arxivst stuff from arxiv that you should probably bookmark

End to End Module Networks

Post · Apr 25, 2017 16:40 ·

n2nmns vqa end-to-end state-of-the-art clevr cs-cv

Visual Q&A models are incredibly useful, but many of them are still fragile. This paper proposes an end-to-end solution that does away with parsers while reducing errors by almost 50%. Holy cow, batman.

Highlights From the Paper

  • Reduces overall error by 48.3% relative over CNN+LSTM+SA.
  • Outperforms previous work by over 30% absolute accuracy on questions requiring attribute comparison of two objects.
  • Dynamically predicts a network structure for each instance, without the aid of external linguistic resources at test time.
  • The model can be first trained with behavior cloning from an expert layout policy, and further optimized end-to-end using reinforcement learning.


Arxiv Abstract

  • Ronghang Hu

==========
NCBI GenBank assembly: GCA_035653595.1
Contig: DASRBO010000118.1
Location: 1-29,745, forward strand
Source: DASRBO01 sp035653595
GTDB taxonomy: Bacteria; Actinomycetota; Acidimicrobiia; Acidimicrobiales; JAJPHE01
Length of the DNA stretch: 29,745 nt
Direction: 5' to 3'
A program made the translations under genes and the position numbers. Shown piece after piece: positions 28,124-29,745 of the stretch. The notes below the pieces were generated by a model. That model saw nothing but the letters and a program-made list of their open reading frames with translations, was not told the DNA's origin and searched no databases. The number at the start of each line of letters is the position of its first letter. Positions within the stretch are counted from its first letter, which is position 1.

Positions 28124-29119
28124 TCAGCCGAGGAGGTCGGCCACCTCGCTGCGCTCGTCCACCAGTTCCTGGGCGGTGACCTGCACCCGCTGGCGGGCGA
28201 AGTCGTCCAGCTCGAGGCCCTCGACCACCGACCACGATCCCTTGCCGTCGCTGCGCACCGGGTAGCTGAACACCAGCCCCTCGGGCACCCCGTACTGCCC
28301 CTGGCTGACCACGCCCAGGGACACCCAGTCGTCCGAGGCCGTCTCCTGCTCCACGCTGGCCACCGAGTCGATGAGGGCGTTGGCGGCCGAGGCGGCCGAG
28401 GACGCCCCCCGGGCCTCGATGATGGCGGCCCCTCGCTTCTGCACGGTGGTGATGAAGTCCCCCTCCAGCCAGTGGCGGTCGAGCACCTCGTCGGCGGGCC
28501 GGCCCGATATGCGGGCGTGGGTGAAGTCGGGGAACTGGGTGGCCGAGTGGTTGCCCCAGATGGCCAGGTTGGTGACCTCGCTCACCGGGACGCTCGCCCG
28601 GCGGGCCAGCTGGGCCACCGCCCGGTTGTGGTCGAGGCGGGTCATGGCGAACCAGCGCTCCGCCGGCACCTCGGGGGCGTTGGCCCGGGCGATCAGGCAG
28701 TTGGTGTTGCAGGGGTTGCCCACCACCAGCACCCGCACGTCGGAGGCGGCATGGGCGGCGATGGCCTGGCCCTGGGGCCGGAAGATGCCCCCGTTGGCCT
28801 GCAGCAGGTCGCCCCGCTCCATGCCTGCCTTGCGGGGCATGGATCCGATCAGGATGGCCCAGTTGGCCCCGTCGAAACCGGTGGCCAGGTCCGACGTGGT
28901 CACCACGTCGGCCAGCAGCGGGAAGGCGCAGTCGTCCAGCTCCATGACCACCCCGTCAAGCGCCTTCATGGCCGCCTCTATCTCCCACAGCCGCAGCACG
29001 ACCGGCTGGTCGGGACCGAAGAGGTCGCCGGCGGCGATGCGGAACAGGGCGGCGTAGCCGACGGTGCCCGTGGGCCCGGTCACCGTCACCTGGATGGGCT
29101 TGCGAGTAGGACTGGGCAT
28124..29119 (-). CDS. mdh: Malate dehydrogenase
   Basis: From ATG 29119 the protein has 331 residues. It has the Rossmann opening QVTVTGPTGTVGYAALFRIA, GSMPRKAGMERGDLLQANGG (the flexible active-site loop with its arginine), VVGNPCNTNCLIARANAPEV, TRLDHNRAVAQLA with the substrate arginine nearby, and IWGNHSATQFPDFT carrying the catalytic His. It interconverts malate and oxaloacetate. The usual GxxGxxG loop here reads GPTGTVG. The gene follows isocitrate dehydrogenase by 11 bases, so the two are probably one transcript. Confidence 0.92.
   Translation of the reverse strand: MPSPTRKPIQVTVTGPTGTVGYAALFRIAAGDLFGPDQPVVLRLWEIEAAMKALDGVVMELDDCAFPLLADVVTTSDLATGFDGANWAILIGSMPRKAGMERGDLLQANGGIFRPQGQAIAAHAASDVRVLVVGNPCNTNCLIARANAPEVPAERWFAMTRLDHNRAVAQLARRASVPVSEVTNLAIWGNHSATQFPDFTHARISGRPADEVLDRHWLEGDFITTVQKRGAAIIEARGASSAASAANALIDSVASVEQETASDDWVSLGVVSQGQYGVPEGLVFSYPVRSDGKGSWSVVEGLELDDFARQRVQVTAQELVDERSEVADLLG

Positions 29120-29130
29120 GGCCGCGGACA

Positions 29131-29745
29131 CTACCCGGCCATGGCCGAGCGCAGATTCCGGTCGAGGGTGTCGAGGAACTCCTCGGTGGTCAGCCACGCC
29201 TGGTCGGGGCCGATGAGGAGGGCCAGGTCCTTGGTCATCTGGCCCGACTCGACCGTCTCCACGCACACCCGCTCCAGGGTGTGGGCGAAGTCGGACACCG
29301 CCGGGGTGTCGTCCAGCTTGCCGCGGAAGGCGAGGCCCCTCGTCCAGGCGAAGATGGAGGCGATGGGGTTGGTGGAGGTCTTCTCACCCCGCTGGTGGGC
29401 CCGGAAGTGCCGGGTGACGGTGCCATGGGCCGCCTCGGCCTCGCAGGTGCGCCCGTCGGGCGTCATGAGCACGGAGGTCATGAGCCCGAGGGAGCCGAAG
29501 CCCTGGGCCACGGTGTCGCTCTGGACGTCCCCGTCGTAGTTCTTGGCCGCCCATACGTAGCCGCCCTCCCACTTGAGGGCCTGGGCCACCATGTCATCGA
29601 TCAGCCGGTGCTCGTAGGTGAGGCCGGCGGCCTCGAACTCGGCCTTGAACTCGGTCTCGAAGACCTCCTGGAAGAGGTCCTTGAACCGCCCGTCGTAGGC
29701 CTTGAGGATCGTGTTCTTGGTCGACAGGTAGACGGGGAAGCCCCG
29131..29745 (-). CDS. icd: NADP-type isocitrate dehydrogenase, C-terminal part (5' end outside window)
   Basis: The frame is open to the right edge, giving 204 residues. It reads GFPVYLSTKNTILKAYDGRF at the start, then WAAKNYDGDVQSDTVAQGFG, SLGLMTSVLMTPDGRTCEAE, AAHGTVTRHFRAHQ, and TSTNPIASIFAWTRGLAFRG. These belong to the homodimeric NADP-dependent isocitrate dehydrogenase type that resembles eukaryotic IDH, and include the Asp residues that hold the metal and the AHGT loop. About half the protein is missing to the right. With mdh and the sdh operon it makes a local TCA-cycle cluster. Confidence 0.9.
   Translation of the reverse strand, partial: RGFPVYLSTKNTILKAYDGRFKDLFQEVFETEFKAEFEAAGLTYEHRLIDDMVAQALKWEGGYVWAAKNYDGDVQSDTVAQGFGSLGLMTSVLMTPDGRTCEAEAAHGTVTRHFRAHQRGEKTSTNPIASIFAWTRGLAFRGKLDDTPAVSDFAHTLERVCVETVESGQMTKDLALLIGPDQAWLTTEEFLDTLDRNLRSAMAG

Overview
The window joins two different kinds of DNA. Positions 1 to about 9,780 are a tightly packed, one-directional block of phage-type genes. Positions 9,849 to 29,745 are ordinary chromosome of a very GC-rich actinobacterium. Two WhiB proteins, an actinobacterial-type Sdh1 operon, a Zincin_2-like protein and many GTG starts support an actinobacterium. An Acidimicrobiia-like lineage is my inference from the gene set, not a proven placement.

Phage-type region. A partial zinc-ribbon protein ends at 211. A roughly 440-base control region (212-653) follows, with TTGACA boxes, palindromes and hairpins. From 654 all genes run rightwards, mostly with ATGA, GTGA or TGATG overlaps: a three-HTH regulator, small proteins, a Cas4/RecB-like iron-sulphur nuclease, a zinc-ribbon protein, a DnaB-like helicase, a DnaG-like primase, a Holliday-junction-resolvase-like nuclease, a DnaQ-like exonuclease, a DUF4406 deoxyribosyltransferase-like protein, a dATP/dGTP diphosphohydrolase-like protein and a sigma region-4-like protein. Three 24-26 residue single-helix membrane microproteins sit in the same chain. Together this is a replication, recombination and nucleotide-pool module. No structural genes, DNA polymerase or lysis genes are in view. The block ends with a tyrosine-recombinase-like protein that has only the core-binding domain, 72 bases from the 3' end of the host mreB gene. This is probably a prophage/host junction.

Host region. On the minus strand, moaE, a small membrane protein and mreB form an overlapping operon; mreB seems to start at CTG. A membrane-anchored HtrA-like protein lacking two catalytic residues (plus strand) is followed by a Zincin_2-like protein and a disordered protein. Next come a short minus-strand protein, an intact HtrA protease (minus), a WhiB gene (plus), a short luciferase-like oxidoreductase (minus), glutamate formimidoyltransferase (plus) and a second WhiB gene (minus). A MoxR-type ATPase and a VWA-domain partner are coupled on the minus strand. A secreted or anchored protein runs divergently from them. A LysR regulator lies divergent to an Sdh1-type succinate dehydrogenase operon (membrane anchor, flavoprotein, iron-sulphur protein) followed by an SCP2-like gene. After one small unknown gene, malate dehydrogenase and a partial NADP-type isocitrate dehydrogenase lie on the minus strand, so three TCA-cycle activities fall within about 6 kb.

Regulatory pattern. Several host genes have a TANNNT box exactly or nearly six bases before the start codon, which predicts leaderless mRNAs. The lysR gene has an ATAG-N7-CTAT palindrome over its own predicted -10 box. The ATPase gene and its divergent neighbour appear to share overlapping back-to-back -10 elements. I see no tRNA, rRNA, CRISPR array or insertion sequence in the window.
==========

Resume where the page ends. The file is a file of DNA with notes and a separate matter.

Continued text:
• Jacob Andreas
  • Marcus Rohrbach
  • Trevor Darrell
  • Kate Saenko

Natural language questions are inherently compositional, and many are most easily answered by reasoning about their decomposition into modular sub-problems. For example, to answer "is there an equal number of balls and boxes?" we can look for balls, look for boxes, count them, and compare the results. The recently proposed Neural Module Network (NMN) architecture implements this approach to question answering by parsing questions into linguistic substructures and assembling question-specific deep networks from smaller modules that each solve one subtask. However, existing NMN implementations rely on brittle off-the-shelf parsers, and are restricted to the module configurations proposed by these parsers rather than learning them from data. In this paper, we propose End-to-End Module Networks (N2NMNs), which learn to reason by directly predicting instance-specific network layouts without the aid of a parser. Our model learns to generate network structures (by imitating expert demonstrations) while simultaneously learning network parameters (using the downstream task loss). Experimental results on the new CLEVR dataset targeted at compositional question answering show that N2NMNs achieve an error reduction of nearly 50% relative to state-of-the-art attentional approaches, while discovering interpretable network architectures specialized for each question.

Read the paper (pdf) »